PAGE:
Over the past decade, both countries have actively increased economic partnerships, and Israel opened an Economic Mission in the Philippines to boost ties further between companies in the two countries. Israel’s biggest exports to the Philippines are currently electronics, defence, agriculture, chemical fertilisers, and medical equipment. Philippines exports to the Jewish state include electronics, chemicals, marine products, processed foods and clothing.

In 2022, trade between the two countries soared by a whopping 70% to hit a record US$534 million. Tomer Heyvi, Economic Counsellor and Head of the Israeli Economic Mission to the Philippines, said there was even more potential for growth.

“In recent years, we see a growing demand in the Philippines for Israeli products and technologies in various sectors such as agriculture, water, homeland security, cybersecurity, ICT and connectivity, medical devices and healthcare, among others.”

For Cohen and his accompanying business delegation, the trade portion of the mission encompassed numerous potential areas of focus: agriculture, water, healthcare, security and cyber, energy and green technologies, and emergency response. Cohen reportedly said at a business forum in Makati that he hopes bilateral trade will almost double to more than $1 billion by the end of next year.

“In 2022, our bilateral trade for the first time overpassed half a billion dollars. I think this is only the beginning. We can overpass $1 billion in 2024,” he reportedly said. “This is something that is definitely achievable… I think the markets in the Philippines [are] very attractive.”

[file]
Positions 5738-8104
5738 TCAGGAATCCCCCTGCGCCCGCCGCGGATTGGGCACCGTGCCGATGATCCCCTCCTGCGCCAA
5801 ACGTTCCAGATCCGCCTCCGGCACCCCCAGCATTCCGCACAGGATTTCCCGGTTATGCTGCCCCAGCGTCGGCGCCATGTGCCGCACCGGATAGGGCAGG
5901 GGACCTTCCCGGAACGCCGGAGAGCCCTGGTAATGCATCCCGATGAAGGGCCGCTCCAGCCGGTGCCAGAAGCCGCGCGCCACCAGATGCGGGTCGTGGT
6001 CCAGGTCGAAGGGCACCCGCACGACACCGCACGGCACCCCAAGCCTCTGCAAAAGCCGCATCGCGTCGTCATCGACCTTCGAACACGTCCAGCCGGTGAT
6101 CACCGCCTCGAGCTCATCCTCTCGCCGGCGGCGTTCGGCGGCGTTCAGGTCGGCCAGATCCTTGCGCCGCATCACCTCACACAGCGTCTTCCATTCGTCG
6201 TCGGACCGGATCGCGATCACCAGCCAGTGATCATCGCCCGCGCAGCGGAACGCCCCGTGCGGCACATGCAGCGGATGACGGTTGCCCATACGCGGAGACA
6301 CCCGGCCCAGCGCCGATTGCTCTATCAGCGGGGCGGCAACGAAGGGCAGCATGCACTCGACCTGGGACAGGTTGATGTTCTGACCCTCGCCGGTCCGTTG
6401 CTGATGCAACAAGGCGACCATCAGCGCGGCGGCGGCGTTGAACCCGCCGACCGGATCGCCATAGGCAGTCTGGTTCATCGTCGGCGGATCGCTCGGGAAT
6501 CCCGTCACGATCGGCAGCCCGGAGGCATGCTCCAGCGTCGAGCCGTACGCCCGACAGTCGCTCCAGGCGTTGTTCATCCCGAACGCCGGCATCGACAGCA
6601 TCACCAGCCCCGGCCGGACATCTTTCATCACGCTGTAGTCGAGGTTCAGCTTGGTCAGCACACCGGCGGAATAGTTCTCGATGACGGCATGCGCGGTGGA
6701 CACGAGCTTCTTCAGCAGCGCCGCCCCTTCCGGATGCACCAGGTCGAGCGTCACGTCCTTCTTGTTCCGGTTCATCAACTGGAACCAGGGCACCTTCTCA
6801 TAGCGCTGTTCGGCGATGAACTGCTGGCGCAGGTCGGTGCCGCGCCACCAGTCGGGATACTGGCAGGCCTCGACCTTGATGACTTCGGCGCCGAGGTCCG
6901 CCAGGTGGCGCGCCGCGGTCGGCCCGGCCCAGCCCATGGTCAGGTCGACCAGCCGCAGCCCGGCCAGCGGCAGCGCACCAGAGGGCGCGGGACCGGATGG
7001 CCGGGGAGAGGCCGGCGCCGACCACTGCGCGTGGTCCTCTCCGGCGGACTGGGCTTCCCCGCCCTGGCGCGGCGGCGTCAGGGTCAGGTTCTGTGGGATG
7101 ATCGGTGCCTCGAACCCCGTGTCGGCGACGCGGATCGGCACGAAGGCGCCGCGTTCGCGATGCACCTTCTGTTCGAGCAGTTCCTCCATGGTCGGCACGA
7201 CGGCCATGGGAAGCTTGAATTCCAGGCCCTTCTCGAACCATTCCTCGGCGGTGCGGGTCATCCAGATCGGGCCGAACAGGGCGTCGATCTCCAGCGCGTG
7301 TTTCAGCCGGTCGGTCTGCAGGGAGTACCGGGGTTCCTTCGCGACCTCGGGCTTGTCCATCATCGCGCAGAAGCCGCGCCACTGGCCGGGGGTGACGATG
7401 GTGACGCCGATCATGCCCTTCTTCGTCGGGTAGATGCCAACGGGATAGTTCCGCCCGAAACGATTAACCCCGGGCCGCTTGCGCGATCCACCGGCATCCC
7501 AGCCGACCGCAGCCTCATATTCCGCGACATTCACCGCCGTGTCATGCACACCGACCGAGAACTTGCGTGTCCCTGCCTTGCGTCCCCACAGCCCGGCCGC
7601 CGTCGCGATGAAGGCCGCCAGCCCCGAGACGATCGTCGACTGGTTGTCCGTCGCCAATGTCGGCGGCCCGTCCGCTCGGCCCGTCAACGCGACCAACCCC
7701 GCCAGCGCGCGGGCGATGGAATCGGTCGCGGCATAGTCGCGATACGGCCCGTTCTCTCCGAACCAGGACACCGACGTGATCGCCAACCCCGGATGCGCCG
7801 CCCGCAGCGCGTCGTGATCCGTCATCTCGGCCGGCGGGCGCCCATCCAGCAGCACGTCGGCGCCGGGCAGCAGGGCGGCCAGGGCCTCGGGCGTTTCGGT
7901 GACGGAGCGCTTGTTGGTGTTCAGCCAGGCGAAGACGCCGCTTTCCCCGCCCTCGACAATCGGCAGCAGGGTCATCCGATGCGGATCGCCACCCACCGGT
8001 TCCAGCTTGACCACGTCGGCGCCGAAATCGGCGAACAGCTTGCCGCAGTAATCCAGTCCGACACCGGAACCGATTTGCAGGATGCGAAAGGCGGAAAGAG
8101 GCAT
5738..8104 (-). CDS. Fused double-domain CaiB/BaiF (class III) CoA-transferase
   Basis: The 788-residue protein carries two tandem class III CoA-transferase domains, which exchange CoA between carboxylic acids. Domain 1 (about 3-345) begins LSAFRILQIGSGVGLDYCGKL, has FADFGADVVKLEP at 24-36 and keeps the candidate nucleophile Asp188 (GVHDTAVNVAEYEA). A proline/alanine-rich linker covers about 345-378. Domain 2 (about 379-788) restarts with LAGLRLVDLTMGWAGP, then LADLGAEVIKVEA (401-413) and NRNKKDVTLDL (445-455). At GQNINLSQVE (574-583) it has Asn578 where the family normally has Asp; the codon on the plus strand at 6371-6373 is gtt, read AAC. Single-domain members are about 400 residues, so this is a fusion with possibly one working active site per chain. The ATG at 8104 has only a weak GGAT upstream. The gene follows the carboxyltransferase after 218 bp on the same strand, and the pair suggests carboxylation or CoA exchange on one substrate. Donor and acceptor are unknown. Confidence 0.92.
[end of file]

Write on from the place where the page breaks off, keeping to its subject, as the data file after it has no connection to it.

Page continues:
Cohen also discussed the benefits flowing from the Abraham Accords normalisation agreements which Israel signed with four Arab states in 2020 – which could improve flight connections between Israel and the Philippines, boosting tourism, among other opportunities.

In fact, plans to launch direct flights between Tel Aviv and Manila, which could shave about three hours off travel time given the recent extension of permission for Israeli planes to fly over Saudi and Omani airspaces, were also raised during the trip. 

“Pivot to Asia”

The diplomatic tour of the Philippines and South Korea was part of Israel’s wider focus on Asia. Back in 2017, Prime Minister Binyamin Netanyahu announced his Government’s ‘Pivot to Asia’ policy, intended to eventually diversify Israeli trade away from its current concentration on America and Europe.

While Israel’s government has changed multiple times since then, this enthusiastic approach to expanding ties and friendships across Asia has not. Israel knows that three of the world’s seven biggest economies are in Asia, and the demand for Israel’s world-class technology and advanced defence equipment is constantly growing.

In 2022, Israel’s top 25 trading partners included seven in Asia: China, India, Hong Kong, Taiwan, South Korea, Singapore, and Japan.  India-Israeli relations especially have developed rapidly in recent years, across both trade and security relations.

The Philippines are definitely part of that new Asian focus, as Cohen’s trip attested.

At the end of his visit, Cohen tweeted a tribute to Quezon, including a picture of himself standing outside the Quezon Heritage Museum, and next to a great-grandson of one of the Jewish survivors who Quezon saved.

“Whoever saves one soul, it is as if he saved the whole world,” he tweeted.